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Tight Job Market for Radiologists? That’ll Change.


Radiology trainees are facing a particularly tight job market now, but if history is any guide, it will be a very different story in a few years, according to speakers at an RSNA 2011 session Sunday.

Radiology trainees are facing a particularly tight job market now, but if history is any guide, it will be a very different story in a few years.

“It’s a recruiter’s dream, but a trainee’s nightmare,” said Doug Maynard, MD, of Wake Forest University School of Medicine, speaking at an RSNA 2011 session Sunday. “But we’ve been here before,” and in a few years, the industry will be seeking ways to end the shortage of radiologists.

The early to mid-1990s saw a surplus of radiologists in the U.S., followed a few years later in the late 90s with a shortage. That trend is happening again, said Maynard, who for the last 10 years has surveyed academic radiology chairs about vacancies. In 2001, there was an average of more than five vacancies across the more than 100 departments.

Today, there are fewer than two.

“This is close to total employment,” Maynard said, because in an academic setting positions are often in flux. “There are really no openings.”

The tough economy, healthcare finance questions, increased productivity from technology and increased residents numbers have all contributed to the tight job market, Maynard said, adding that private practice and academics mirror each other.

Gilbert Jost, MD, radiology chair at Washington University of School of Medicine in St. Louis, agreed that the situation is likely to change soon. And when it does, he’ll be ready with an incentive program his department employed between 2003 and 2008 to recruit radiologists.

Their “Forgivable Loan Program” identified the best residents in the middle of their third year of residency. Following a set of conditions, such as universal agreement among faculty about the greatness of the potential hire, the resident was offered a $120,000 loan over three years. Each year the resident was on faculty, $40,000 of the loan and interest would be forgiven.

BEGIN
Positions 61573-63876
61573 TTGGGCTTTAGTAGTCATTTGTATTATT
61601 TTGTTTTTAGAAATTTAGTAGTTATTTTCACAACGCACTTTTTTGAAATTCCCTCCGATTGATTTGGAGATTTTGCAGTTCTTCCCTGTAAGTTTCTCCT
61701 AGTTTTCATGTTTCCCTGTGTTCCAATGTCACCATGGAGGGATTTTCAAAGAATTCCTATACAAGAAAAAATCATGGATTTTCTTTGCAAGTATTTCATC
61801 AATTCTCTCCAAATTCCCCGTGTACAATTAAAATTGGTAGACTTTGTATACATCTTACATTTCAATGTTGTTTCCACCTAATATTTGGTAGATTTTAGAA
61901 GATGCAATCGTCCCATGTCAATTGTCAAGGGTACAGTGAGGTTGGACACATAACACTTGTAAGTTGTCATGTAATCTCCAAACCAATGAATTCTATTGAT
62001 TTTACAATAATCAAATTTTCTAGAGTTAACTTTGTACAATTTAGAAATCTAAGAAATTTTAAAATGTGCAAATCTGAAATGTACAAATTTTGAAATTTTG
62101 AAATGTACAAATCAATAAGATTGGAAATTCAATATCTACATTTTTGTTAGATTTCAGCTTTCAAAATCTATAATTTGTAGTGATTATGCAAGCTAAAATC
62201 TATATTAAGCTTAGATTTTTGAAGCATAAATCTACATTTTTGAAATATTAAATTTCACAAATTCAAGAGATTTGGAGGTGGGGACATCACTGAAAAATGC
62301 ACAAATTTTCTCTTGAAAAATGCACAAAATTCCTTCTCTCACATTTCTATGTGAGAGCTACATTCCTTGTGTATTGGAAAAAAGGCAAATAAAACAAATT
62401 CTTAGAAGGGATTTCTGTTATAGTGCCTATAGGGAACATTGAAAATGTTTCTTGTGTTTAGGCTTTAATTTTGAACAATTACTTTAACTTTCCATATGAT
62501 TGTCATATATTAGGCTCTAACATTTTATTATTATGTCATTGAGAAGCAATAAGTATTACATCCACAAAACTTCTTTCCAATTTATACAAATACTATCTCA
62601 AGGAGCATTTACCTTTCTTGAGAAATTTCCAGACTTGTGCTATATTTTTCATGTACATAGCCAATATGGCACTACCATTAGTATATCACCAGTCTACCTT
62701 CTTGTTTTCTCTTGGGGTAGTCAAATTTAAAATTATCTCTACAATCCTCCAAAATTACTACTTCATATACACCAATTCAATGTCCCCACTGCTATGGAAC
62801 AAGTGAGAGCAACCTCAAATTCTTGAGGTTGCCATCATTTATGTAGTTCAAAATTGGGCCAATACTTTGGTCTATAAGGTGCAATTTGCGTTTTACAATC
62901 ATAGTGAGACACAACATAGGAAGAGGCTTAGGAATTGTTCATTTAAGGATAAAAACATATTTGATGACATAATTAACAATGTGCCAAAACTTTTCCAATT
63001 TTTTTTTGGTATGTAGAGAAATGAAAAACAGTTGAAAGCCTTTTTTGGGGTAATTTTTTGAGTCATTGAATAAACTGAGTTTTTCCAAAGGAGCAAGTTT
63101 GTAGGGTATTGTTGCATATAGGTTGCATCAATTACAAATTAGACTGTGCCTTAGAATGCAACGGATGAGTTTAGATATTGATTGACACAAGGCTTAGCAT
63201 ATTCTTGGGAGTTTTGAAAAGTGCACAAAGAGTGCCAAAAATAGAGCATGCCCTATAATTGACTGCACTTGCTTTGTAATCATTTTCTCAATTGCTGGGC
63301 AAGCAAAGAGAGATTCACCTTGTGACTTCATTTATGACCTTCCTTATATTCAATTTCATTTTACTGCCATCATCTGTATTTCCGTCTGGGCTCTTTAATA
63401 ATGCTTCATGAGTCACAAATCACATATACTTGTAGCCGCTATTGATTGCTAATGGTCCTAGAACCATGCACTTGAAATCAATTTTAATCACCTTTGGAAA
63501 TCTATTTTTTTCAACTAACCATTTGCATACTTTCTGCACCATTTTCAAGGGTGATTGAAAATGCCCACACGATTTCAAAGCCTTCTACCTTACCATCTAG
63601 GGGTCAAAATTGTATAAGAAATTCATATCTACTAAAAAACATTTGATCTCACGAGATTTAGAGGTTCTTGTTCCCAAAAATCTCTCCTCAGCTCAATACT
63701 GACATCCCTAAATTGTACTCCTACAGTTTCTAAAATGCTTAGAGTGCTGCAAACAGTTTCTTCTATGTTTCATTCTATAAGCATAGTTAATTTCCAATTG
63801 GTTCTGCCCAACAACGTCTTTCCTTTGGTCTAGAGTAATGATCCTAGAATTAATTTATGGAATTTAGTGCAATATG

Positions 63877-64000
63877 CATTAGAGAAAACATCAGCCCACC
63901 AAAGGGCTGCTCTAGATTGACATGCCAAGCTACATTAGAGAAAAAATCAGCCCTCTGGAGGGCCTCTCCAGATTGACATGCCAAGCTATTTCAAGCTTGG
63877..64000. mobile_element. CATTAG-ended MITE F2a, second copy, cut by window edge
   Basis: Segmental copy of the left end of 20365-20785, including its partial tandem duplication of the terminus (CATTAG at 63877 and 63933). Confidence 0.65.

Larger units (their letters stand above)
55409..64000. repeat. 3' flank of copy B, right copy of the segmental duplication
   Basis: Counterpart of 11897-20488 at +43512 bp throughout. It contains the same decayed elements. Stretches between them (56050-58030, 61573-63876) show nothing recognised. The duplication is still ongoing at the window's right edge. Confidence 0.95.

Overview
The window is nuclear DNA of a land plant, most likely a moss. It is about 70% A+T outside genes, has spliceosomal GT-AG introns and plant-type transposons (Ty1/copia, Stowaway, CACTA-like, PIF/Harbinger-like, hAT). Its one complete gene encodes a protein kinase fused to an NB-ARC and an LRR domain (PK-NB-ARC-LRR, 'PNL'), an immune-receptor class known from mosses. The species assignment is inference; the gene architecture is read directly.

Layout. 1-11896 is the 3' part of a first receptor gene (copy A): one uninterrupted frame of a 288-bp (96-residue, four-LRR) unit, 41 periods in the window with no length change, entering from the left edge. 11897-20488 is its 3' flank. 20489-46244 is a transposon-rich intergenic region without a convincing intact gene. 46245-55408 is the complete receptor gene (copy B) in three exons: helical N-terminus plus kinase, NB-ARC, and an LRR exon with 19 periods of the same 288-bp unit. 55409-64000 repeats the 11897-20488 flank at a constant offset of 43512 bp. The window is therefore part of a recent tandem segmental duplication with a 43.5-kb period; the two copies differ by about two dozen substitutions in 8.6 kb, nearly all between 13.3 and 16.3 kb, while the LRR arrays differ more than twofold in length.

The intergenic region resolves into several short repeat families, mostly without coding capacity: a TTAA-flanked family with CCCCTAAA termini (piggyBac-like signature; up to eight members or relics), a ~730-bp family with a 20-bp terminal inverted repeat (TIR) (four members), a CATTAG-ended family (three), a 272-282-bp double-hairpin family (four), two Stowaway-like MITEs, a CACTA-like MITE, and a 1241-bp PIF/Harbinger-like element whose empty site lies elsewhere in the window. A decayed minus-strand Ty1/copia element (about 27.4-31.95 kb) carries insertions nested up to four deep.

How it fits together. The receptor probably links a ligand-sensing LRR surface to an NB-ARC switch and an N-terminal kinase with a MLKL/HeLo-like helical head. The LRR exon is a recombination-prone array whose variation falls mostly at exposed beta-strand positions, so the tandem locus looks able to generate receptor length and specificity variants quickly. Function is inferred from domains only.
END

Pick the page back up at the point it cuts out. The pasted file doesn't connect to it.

Although his department thought the extra cash would be incentive, it turned out most recruits really were drawn to the job security and the prospect of building an academic career. And it was a successful recruiting program that resulted in about 10 enthusiastic and potentially long term faculty members.

No loans have been offered since 2008, but “chances are in three years, the situation will turn around,” Jost said.

In the future, “there will be a shortage of radiologists,” said James Borgstede MD, vice chair of radiology at University of Colorado who spend more than 27 years in private practice. “Workforce issues have always been cyclical, and we should prepare for the competition of new hires in the future.”

It’s not always going to be such an easy recruiting environment, and progressive groups will hire early to get the best graduates, he added. Indeed, regardless of the market and whether you’re entering into academics or private practice, a few fundamentals hold true, speakers said.

For example, in private practice, you must have a mission that clearly defines the practice’s priorities and which is reappraised often, said William Thorwarth, MD, FACR, of Catawba Radiology Associates in North Carolina. Know your customers and their needs and convey that information to anyone applying for an associate position.

Determine your practice culture, commitment to education and quality, expectations of staff, governance, and relationships with hospitals and physicians – for starters, he said. “Those are things the practice needs to identify amongst themselves,” Thorwarth said, “And they need to be forthcoming with people” who are applying.

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